Alimony can be one of the most contentious issues of a divorce, particularly in situations in which one or both spouses have a high net worth. In Massachusetts, there are four types of alimony. When the court makes a decision, it takes into account a number of different factors, including:
- The length of the marriage
- The earning potential of each spouse
- The reasons for the divorce
- How many children are in the household
General Term Alimony
This type of alimony is paid to ex-spouses who are unable to financially support themselves. The period of time the marriage lasted will determine the length of time the alimony will be paid. Typically, if the marriage lasted for less than five years, alimony will last no more than half of the number of months of the marriage. For marriages that last 20 years or more, the court has the authority to award alimony for whatever period it determines is reasonable.
Rehabilitative alimony is awarded with the understanding that the dependent spouse will be able support himself or herself within a given time frame. The paying ex-spouse would be required to make alimony payments while the dependent ex-spouse obtains a college degree or some other type of training in order to become financially independent.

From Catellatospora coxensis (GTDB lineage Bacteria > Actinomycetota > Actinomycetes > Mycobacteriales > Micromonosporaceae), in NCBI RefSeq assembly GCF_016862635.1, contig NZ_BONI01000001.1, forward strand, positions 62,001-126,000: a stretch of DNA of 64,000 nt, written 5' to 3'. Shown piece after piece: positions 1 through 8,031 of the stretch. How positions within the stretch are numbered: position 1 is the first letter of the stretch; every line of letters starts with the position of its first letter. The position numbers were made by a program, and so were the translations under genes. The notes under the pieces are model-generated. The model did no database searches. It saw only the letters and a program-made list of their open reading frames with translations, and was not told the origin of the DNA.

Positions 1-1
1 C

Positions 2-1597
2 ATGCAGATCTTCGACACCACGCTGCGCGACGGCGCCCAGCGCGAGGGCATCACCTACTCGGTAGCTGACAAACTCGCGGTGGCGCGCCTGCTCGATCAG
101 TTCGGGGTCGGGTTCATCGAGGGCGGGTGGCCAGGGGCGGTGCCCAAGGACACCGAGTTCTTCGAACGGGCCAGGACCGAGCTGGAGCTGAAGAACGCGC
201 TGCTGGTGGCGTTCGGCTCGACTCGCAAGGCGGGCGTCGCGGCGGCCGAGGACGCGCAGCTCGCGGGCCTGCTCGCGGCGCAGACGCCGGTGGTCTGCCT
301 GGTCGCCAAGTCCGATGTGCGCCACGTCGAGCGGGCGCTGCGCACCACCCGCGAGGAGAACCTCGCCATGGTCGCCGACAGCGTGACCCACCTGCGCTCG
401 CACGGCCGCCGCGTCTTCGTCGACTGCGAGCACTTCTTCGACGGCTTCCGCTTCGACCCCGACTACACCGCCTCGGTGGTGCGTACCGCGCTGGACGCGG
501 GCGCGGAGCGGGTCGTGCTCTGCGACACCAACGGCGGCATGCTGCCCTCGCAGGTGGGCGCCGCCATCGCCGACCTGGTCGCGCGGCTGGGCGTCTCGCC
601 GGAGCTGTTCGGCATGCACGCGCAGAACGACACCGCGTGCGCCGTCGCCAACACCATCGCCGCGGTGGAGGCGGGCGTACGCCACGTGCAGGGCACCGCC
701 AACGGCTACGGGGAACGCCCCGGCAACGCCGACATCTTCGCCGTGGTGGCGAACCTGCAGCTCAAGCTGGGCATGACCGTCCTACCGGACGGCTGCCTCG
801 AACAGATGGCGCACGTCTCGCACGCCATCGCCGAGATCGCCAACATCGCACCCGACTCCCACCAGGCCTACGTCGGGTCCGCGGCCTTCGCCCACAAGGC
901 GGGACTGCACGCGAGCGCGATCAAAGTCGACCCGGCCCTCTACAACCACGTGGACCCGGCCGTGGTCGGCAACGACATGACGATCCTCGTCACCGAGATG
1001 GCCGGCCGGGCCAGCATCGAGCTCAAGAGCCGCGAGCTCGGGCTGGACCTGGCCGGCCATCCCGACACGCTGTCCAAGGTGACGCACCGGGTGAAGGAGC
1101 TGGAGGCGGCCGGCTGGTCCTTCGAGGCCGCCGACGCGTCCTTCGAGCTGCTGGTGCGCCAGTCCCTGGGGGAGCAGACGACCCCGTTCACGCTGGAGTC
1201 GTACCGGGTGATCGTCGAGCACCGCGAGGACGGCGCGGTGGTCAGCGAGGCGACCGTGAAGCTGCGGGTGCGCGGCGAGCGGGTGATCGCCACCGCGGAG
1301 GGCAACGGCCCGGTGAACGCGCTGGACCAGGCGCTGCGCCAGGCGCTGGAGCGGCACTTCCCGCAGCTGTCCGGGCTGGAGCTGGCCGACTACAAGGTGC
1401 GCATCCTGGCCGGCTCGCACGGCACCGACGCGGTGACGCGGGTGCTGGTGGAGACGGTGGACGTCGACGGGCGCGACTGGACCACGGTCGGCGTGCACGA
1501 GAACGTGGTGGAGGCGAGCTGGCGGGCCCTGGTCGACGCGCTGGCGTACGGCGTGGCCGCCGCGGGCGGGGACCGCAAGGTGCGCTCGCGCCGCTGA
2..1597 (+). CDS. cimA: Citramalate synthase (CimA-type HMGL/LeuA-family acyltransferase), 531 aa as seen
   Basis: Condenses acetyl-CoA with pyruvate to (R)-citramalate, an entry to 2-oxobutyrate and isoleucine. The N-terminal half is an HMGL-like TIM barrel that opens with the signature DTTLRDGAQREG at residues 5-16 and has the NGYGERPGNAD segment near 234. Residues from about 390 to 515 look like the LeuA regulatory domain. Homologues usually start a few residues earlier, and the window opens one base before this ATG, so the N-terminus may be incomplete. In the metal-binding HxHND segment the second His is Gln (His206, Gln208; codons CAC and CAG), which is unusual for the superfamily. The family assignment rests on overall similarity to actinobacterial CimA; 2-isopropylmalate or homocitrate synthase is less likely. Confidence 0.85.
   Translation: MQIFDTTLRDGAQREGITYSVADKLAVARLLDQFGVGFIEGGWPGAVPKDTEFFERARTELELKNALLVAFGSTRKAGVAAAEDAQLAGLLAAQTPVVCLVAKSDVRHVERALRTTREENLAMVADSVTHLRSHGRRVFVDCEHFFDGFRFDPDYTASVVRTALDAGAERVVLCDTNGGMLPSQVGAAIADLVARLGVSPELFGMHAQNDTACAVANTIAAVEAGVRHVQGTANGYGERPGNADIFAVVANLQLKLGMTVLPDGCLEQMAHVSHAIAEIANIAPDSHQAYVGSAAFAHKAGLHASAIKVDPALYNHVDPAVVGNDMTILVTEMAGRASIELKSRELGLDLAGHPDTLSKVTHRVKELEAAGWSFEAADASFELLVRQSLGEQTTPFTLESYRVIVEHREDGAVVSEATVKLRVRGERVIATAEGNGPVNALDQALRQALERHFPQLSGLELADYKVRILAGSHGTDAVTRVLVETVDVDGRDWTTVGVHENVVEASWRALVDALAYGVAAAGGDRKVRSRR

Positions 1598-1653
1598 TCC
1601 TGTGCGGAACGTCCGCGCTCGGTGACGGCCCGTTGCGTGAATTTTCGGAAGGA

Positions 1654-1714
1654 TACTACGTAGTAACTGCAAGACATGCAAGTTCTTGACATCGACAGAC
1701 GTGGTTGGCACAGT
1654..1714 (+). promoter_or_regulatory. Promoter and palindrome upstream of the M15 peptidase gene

This type of alimony may be available if a marriage lasted no more than five years and an ex-spouse – who is now financially dependent – supported the paying spouse while he or she obtained education or training. The paying spouse can be required to pay reimbursement alimony to the dependent spouse as repayment for the financial support he or she received during the marriage. The alimony can be paid in regular installments or as a one-time, lump sum payment.
Transitional alimony is meant to provide assistance to a dependent ex-spouse while he or she transitions and becomes accustomed to a different manner of living or a new place of residence due to the outcome of a divorce. This type of alimony can also be paid in regular payments or as a one-time installment.
For divorces in which considerable assets are at stake, you should have a divorce attorney who will work diligently on your behalf. Be sure to choose an attorney who will help you understand your rights and responsibilities regarding alimony and help you obtain the best possible outcome.